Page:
Oral Statement by Pasumai Thaayagam on Accountability, Justice and Reconciliation in Sri Lanka
32nd Session of the United Nations Human Rights Council, June 14, 2016 Geneva
Pasumai Thaayagam congratulates and appreciates the UNHRC for a decade of upholding human rights within its member states. We, on behalf of the victims in Sri Lanka also thank the High Commissioner and his office for the excellent work they continue to do, as highlighted in the updates provided yesterday and look forward to the High Commissioner’s oral report later.
Weappeal to this Council to continue working towards ensuring the implementation of Resolution 30/1 in full, providing relevant assistance. While the Sri Lankan government has taken certain steps, Pasumai Thaayagam expresses deep concern with the pace of progress, and the mixed messaging the government is sending on plans to implement the Resolution.
For example, both President Sirisena and Prime Minister Wickremasinghe have repeatedly stated that the judicial mechanism will not include foreign actors, a key component to the credibility of the mechanism from the perspective of victims. This week, Sri Lanka’s military commander in Jaffna, Mahes Senanayake, stated that the military planned to stay in the North-East, despite the fact that the Resolution calls for meaningful security reform.
These statements contradicting the Resolution come at a time when Tamil victims and communities continue to have little confidence in the Sri Lankan government’s political will due to the government’s failure to address critical on-going human rights issues including militarization, reports of on-going torture, continued illegal land acquisition, and the detention of political prisoners. These issues must be immediately addressed in order to gain the Tamil community’s trust and support in any accountability and reconciliation initiatives.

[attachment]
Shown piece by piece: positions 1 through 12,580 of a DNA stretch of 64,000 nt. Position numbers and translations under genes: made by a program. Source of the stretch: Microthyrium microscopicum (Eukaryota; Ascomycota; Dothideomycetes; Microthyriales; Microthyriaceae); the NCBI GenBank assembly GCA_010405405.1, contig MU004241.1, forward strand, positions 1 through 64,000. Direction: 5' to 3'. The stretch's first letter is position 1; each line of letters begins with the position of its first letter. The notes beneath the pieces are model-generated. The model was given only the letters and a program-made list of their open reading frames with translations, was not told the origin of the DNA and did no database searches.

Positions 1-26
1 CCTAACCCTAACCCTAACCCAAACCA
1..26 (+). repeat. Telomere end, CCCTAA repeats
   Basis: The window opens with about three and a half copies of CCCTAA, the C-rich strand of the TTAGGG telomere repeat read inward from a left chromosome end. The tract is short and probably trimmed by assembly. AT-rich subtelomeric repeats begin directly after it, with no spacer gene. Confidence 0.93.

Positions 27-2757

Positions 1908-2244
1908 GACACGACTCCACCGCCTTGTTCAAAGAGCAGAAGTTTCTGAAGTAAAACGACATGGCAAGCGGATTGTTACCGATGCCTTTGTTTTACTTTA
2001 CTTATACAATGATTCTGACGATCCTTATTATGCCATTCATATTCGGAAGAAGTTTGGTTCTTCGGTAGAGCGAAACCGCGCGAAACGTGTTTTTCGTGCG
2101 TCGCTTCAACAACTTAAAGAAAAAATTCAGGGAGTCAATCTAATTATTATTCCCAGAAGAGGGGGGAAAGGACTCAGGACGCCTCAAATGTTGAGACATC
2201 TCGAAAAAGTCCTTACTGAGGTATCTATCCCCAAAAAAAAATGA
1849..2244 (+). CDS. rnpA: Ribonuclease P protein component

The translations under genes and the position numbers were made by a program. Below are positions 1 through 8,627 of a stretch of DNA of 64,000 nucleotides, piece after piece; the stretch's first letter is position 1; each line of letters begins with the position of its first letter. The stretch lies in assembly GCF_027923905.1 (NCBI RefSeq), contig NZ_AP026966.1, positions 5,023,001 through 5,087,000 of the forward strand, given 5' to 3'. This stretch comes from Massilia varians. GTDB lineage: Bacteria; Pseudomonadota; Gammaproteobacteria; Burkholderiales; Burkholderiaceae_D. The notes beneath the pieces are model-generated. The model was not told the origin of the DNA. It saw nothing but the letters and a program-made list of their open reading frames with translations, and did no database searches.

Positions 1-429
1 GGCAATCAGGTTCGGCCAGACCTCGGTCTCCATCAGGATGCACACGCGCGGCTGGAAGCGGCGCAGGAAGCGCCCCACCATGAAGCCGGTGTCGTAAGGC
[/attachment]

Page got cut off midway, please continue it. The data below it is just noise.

While Pasumai Thaayagam acknowledges the creation of a Consultation Task Force, consultations have proven limited and continue to be delayed. Similarly, victims’ and human rights’ groups have voiced serious concerns about the manner in which the Office of Missing Persons is being created. We emphasize the need for the Sri Lankan government to fully implement Resolution 30/1 it co-sponsored, and include international actorsin the consultation and development of accountability mechanisms.
Pasumai Thaayagam would also like to re-iterate that though steps towards a political solution are important and needed for sustainable peace, they are no substitute for justice. Victims and war-affected communities have repeatedly made clear that they require meaningful accountability and justice to move towards a sustainable future for the country as a whole. Justice delayed cannot be justice denied.